Data Reduction Techniques
Both Dolby Digital and DTS Digital Surround systems make use of data reduction techniques to remove redundant data in the original PCM signal, and to eliminate audio data that would result inaudible to the human ear – thus reducing the space required to store multi-channel sound.
The fundamental idea is to reduce the data size by re-coding the signal with sophisticated data reduction techniques, while allowing for more accurate audio (20-bits samples instead of 16-bits) than that supported by linear PCM used in CD-audio, without increasing the required bit rates.
The reduction in data represents the removal of objective and perceptual redundancies that are in the original PCM audio signal. The re-coding algorithms consist of a lossless coding part to remove the objective redundancies, and a lossy coding part to remove the perceptual redundancies by using psychoacoustic models. The latter are used to remove data that do not reduce the quality of acoustic perception, and therefore inaudible to the human ear.
Psychoacoustic analyses exploit an effect called ‘auditory masking’; in addition the whole process adapts the input signal to the spectral sensitivity curve of the human ear.
The effect of auditory masking describes a phenomenon in which a frequency with higher amplitude covers a frequency in a short spectral distance with lower amplitude. Thus the frequency with the lower amplitude is masked and cannot be heard; thus coding of these masked frequencies is redundant. It can be seen that frequencies above a masking frequency are easier to mask than frequencies below.
This is mainly due to the human ear frequency response. At the higher frequencies, the sensitivity of the ear is reduced. Thus higher frequencies must produce stronger amplitude to be recognized. If the amplitude of a frequency is below the perception threshold, that frequency is redundant and does not need to be encoded.
This data reduction process uses a filterbank to split the signal into a number of frequency sub-bands, while sophisticated global bit management techniques are used to calculate the ideal bit rate for each channel and sub-band while maintaining a constant global bit rate.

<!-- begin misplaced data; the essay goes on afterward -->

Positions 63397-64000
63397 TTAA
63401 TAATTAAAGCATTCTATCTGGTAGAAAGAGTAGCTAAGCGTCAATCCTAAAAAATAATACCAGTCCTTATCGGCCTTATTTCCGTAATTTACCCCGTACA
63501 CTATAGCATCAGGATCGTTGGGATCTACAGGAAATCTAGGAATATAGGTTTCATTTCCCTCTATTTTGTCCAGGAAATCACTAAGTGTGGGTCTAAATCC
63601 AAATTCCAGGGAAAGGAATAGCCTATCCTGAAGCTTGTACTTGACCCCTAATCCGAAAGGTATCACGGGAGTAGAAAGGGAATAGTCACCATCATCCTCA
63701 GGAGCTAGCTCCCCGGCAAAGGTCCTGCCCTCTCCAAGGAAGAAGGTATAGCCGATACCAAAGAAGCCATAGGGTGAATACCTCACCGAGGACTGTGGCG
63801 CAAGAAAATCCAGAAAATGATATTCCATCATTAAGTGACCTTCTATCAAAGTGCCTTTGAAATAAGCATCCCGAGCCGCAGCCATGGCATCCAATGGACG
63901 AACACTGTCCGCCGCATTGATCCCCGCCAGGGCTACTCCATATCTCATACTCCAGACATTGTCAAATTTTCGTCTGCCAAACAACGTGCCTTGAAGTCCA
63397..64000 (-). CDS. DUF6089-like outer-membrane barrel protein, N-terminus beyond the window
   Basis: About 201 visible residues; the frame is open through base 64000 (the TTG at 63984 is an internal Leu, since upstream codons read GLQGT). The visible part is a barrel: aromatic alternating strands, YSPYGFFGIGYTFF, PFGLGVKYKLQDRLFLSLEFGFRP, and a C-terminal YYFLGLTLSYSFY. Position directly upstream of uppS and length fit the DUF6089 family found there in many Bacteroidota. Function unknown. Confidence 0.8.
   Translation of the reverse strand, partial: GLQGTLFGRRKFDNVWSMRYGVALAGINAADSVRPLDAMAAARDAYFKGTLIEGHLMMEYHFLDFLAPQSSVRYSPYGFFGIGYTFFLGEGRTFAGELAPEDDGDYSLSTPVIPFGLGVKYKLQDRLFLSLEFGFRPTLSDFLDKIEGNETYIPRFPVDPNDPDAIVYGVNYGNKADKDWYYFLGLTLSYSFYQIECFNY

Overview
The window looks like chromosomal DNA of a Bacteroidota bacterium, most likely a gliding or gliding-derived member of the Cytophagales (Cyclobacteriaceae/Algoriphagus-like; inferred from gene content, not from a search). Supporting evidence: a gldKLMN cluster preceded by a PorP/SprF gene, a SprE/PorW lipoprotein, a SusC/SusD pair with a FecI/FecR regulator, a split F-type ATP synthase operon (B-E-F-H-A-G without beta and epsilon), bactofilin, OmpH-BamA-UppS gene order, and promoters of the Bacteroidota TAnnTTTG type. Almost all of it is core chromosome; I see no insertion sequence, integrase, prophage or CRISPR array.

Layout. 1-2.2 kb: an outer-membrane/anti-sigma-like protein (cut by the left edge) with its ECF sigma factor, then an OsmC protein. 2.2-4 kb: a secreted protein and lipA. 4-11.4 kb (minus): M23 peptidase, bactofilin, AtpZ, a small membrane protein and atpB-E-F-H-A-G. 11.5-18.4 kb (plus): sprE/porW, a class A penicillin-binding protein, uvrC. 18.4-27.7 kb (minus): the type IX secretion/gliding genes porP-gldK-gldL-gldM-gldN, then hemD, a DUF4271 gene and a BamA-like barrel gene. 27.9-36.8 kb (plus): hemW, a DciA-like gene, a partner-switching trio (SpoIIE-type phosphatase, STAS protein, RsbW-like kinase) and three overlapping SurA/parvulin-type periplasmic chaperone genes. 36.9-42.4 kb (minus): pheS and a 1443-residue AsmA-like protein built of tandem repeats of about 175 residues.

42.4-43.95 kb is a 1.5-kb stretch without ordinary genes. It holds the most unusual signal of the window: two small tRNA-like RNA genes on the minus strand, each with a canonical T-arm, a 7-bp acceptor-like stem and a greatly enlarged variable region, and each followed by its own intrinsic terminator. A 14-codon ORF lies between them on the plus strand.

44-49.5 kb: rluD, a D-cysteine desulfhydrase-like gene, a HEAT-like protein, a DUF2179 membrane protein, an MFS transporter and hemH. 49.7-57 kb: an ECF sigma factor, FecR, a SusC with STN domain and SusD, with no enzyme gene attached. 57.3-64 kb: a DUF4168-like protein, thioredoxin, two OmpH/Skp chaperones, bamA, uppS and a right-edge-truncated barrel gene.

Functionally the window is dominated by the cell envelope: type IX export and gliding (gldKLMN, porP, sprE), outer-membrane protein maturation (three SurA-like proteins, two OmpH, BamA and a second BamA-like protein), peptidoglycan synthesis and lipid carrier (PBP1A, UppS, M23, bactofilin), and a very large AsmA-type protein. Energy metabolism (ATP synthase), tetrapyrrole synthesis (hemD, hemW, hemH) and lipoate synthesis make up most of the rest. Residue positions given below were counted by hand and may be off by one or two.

The above implies that when it comes to comparing Dolby vs. DTS, both make use of lossy compression techniques since the final decoded audio data can never represent a perfect image of the original source content.
Dolby vs. DTS – Bit Rates and Compression Levels
Dolby Digital compresses the resultant data for the discrete 5.1 channels of digital audio down to a maximum raw bit-rate of 640 kbits/s. Yet the 640 kbits/s limit is only supported on Blu-ray discs; HD DVD, DVD-video and DVD-Audio limits the Dolby Digital maximum bit rate to 448kbit/s, while the optical implementation of this format in theatrical applications limits the maximum bit rate even further.
In order to be able to squeeze in all relevant data, Dolby Digital applies variable compression of approximately 10 to 12:1.
DTS Digital Surround uses a maximum raw bit-rate of 1.5 Mbits/sec even though on DVD-video, this is limited to around 768 kbits/sec. At this higher bit-rate supported by the format, DTS requires substantially less compression – approx. 4:1 – than its Dolby counterpart. This means that theoretically, DTS Digital Surround has the potential to produce higher quality sound. But as stated earlier on…
In this Dolby vs. DTS comparative analysis, raw bit rates and compression levels alone cannot be taken as a direct measure of sound quality since there are other factors that come into play here – in particular, the efficiency of the coding/decoding algorithms, as well as the overheads in terms of bits required to manage the raw bit stream itself.
Difference in Moviehouse and Consumer Applications
Dolby vs. DTS: Moviehouse Applications
The real major technical difference when comparing Dolby vs. DTS sound formats arises in the way these are implemented in movie theater applications.
Dolby Digital soundtracks are optically recorded on the 35mm film strip itself using sequential data blocks placed between sprocket holes as shown in the diagram below, at a fixed reduced raw bit rate of 320kbit/s.
In addition to the optically encoded audio data, the space between the sprockets also includes the Dolby Logo.
Dolby Digital is at times referred to as Dolby SR-Digital in moviehouse applications in view that a movie with Dolby Digital soundtrack would normally still come with a conventional SR (Spectral Recording) Dolby analog soundtrack as shown in the diagram.
|35mm film strip with multiple encoded soundtracks|
With four squares of digital information per frame and 24 frames passing through the projector each second, each space between individual sprockets has to hold about 3330 bits of data; this data is read by a CCD scanner during playback, and then processed to extract the Dolby Digital (AC-3) bitstream.
The main reason for implementing both digital and analog versions on the filmstrip is twofold – as a backup in case the digital soundtrack fails, and also so that only one set of film prints would be required for cinemas with or without the ability to reproduce the digital soundtrack.
Placing audio content on the filmstrip itself has got its pros and cons. Having the Dolby Digital soundtrack direct on the film means that audio content is susceptible to physical damage due to film aging and mishandling. However, that there is no need for delivery of separate audio CD discs to theaters, thus simplifying distribution.